Registered Investment Adviser Caleb Lawrence
Little real news sends the major averages into the final hour about even on another day of low volatility trade as has been the recent pattern. The New York Fed regional index jumped 5.8 points to 30.2 in October on gains in employment. Price data softened but remains quite high.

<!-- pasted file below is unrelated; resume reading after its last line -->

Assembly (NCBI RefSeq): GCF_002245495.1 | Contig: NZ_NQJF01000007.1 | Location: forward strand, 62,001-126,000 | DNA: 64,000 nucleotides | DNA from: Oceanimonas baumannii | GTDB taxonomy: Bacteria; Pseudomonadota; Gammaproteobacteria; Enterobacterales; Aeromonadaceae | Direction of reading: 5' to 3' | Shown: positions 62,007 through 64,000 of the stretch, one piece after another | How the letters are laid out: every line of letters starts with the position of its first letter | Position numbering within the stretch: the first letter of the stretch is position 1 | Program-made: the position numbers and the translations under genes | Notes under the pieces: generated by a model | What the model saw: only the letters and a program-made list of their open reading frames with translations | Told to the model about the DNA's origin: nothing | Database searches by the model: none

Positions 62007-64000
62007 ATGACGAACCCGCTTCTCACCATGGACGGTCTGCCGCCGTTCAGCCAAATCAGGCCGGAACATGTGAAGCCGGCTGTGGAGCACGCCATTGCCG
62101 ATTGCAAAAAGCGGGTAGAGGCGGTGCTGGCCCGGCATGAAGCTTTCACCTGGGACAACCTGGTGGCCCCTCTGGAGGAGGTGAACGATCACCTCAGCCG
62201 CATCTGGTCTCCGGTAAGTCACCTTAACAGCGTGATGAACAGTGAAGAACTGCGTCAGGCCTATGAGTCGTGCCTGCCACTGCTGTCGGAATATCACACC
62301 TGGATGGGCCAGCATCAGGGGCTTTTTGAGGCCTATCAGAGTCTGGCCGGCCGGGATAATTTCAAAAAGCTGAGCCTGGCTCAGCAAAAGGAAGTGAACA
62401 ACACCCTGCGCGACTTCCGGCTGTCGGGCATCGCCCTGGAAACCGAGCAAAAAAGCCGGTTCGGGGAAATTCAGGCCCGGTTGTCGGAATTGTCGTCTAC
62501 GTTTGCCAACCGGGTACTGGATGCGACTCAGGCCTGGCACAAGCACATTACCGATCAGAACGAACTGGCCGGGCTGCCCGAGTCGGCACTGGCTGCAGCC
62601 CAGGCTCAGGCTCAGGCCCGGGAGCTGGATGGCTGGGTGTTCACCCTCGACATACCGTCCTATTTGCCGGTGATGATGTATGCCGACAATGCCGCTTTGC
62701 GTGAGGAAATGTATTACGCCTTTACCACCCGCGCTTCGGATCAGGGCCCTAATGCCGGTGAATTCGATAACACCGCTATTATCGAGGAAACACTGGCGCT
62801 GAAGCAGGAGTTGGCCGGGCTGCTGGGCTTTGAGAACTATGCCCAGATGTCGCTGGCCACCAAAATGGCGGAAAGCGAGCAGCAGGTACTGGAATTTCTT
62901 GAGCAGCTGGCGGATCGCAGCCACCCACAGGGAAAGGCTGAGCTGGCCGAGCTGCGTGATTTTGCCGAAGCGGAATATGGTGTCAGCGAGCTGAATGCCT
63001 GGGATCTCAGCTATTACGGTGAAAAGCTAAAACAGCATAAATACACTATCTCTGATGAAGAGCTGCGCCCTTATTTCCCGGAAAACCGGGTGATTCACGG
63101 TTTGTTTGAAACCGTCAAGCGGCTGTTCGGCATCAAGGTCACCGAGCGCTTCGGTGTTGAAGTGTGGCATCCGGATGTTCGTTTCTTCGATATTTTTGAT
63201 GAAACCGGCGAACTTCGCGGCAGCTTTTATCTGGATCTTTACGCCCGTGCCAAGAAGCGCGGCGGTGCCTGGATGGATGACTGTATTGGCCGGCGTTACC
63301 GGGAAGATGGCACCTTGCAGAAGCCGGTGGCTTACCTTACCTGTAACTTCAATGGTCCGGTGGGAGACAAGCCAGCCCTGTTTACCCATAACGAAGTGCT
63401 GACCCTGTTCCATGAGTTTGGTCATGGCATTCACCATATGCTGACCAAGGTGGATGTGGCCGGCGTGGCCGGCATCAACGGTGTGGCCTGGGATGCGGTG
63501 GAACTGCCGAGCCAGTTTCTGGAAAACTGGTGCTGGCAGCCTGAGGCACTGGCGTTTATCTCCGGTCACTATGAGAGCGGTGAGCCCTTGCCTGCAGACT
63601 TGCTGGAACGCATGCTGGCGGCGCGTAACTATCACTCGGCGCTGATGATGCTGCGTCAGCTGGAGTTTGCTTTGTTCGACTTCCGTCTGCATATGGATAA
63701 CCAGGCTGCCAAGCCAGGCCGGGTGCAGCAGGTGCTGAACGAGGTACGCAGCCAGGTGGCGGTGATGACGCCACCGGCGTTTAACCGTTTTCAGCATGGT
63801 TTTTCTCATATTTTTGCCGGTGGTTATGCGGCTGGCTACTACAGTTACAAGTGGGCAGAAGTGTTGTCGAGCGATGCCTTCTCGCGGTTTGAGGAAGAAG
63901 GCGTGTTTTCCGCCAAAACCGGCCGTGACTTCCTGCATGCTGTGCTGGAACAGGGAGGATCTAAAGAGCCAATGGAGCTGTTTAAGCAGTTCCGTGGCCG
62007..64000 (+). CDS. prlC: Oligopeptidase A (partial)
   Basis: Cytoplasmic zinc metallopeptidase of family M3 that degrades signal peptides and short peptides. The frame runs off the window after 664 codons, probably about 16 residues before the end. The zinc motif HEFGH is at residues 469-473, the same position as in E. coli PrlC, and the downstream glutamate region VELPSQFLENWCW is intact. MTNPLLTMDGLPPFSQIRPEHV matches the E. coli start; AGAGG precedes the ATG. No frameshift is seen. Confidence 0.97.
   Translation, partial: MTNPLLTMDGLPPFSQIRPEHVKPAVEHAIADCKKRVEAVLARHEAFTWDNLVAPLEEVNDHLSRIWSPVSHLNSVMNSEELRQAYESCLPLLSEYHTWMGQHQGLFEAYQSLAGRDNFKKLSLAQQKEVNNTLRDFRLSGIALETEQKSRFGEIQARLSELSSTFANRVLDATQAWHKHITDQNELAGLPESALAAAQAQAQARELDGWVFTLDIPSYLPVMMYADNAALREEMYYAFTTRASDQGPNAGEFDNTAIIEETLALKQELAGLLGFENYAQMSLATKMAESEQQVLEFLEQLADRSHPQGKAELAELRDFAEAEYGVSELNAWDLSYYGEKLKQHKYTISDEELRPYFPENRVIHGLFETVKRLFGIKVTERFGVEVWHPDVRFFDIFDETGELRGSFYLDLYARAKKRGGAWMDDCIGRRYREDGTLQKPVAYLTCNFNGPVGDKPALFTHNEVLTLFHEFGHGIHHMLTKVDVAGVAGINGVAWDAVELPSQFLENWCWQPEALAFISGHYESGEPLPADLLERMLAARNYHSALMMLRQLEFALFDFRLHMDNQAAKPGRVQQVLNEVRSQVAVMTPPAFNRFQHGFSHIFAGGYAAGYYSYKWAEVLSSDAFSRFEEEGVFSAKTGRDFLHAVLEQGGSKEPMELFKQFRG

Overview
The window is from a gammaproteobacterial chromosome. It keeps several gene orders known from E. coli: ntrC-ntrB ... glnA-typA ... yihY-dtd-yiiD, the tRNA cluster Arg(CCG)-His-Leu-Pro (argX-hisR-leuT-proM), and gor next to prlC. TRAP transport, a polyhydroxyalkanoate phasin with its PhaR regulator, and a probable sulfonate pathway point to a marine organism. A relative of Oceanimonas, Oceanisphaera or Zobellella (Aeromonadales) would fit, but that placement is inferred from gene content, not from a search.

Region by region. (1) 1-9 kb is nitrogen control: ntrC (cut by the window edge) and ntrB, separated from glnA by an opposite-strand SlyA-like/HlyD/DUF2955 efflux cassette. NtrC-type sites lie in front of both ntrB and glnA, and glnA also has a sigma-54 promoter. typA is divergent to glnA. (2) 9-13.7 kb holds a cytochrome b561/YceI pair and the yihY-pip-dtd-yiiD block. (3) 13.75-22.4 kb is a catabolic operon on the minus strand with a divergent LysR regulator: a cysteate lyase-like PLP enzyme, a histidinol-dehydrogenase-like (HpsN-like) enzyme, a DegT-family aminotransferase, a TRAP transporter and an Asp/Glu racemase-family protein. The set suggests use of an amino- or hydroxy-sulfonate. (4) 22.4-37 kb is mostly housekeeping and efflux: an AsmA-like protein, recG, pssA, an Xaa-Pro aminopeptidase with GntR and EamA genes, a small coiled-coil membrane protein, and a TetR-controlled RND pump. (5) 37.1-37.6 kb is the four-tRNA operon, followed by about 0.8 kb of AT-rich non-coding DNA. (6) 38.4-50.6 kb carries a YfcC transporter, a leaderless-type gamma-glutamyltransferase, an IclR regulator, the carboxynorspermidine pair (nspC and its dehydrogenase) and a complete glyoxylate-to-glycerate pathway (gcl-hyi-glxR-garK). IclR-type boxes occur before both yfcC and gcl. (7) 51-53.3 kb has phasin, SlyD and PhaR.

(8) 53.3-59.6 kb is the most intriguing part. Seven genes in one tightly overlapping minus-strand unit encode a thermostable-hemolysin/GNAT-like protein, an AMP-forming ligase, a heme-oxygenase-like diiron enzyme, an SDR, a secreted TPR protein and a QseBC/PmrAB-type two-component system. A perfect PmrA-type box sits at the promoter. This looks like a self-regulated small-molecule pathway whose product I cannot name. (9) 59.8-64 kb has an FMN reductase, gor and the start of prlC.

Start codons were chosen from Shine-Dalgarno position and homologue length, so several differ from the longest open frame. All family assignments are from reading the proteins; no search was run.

Federal Reserve chairwomen Janet Yellen joined the growing chorus of pundits remarking that the major averages sport dangerously high valuations, better late than never. Warren Buffet went half way there with his statement that valuations while high were justified by ultra-low interest rates. A partially true and partially complete statement. If growth was robust, you might be able to justify current valuations and make the case for even higher market valuations. Yellens recent mea culpa on valuations acknowledges the persistent lack of robust economic and wage growth that has plagued the economy of late. Something recently pointed out by John Hussman who goes on to note using his margin-adjusted Schiller CAPE or Cyclically Adjusted Price-to-Earnings valuation metric that market valuations are higher now than they were in 1929, 2007 and 2000 at the height of the Dot-Com bubble. He noted that the S&P 500 is likely to experience an outright loss, including dividends, over the coming 10-12 year horizon, and estimates likely interim losses on the order of -60% or more.